As the rival camps marshal their arguments before the referendum on Europe there is a trio of paramount concerns, argues the former Lib Dems leader.
On this day 49 years ago, British diplomats were preparing for negotiations with the six founder members of the European Economic Community — Belgium, France, West Germany, Italy, the Netherlands and Luxembourg — over our application to join. It was our second attempt to get into the European club, having tried four years earlier only to be rebuffed with a haughty “Non!” from Charles de Gaulle.
The debate about whether we should be in or out was remarkably similar to the one we are having today. People on the pro side of the argument believed it was in our economic and strategic interest to join; the antis warned it would lead to the surrender of too much British sovereignty. Plus ça change.
This year it looks as if we’ll have the debate all over again. So here are three New Year rules of thumb to help deal with all the claims and counterclaims that will be hurled about in the months ahead.
First, you can’t have your cake and eat it (even on your birthday). [...]Yet this is exactly what the anti-EU campaigners claim: that we can merrily leave the EU, stop paying our dues, refuse to play by the rules, but still get all the benefits of being part of the world’s largest marketplace and ask the other EU member states to shoulder all the onerous duties for us. [...]
Eurosceptic campaigners tend to fall silent when asked how exactly we would preserve our rights within the EU’s Single Market having, erm… just left the EU.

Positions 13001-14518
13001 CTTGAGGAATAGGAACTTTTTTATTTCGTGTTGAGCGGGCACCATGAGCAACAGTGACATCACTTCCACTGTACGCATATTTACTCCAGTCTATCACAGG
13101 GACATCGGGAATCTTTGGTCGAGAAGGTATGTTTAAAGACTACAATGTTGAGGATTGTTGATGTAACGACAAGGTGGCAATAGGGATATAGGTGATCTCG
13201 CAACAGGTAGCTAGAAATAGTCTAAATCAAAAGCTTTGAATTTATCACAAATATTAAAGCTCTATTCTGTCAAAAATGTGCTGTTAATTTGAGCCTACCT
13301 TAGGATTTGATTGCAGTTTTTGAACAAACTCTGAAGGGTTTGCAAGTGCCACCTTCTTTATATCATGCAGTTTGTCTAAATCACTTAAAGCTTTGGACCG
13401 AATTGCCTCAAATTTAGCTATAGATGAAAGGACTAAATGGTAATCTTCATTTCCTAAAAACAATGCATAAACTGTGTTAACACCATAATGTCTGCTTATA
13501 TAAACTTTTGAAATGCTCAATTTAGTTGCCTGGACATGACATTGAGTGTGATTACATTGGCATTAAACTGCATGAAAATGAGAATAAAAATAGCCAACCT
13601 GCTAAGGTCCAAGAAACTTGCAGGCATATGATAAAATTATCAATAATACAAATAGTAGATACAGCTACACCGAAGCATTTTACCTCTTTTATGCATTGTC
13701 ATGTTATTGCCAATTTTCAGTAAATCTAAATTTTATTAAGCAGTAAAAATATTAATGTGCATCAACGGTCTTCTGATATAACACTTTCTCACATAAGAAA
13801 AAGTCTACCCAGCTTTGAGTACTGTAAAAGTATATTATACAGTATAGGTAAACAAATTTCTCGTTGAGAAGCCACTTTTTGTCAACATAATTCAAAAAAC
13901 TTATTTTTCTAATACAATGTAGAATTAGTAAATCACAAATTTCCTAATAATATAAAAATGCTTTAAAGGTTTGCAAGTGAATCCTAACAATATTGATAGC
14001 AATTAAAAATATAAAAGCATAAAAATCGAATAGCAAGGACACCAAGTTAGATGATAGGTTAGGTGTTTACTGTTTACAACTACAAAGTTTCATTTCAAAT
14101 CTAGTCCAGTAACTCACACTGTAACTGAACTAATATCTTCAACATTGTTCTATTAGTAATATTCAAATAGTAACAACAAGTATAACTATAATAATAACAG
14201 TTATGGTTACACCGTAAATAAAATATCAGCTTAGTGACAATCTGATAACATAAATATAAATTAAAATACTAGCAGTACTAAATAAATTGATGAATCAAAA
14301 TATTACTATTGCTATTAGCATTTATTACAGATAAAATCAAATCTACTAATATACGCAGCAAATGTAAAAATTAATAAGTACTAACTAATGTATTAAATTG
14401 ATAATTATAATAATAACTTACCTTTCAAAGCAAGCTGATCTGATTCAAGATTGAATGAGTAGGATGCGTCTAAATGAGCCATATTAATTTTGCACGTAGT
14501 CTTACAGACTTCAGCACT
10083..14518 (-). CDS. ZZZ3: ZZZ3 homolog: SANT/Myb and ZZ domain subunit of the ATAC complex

Or, more foolishly still, they claim that Norway or Switzerland are paragons of unfettered freedom which we should emulate. The truth is that both countries have to abide by all the EU’s rules and pay into its coffers, surrender control over their borders — all without having any say within the EU itself. So much for unfettered freedom.
Second — and this is a point for the pro-EU side — remember that people tend to vote with the heart, not the head. The referendum will not be won by statistics, but by emotion. I don’t just mean flighty emotion about the virtues of international solidarity and co-operation. Fear of the unknown is a powerful — and legitimate — emotion too. In a risk-averse society people rightly don’t want to take risks with their wellbeing and security. So pro-EU campaigners must appeal to the strong, emotional attachment to stability, to solidity, to the imperfect but reassuring contours of the world we know. [...]
The sooner he can emerge from the undergrowth of his somewhat contorted renegotiation and do what he can do well — speak clearly and with conviction to the British people — the better. Voters will respond to leadership which is fuelled by conviction, not renegotiation tactics driven by internal party calculation. I suspect David Cameron knows this only too well. He must get through the renegotiation as soon as he can otherwise the battle for people’s hearts, never mind their minds, will start to slip away.
Finally, safety in numbers is a precious thing. [...]
Far from inhibiting our freedom to act in the modern world, membership of the EU gives us greater clout to extend our reach. Yet the antis want to make us more — not less — insecure by forcing us to face these challenges alone.
We were not members of the European Economic Community when I was born. By the time my 50th birthday rolls around, we may be outside Europe once again. I for one fervently hope that isn’t the case.
Full article on Evening Standard
© Evening Standard
Hover over the blue highlighted
text to view the acronym meaning
over these icons for more information
No Comments for this Article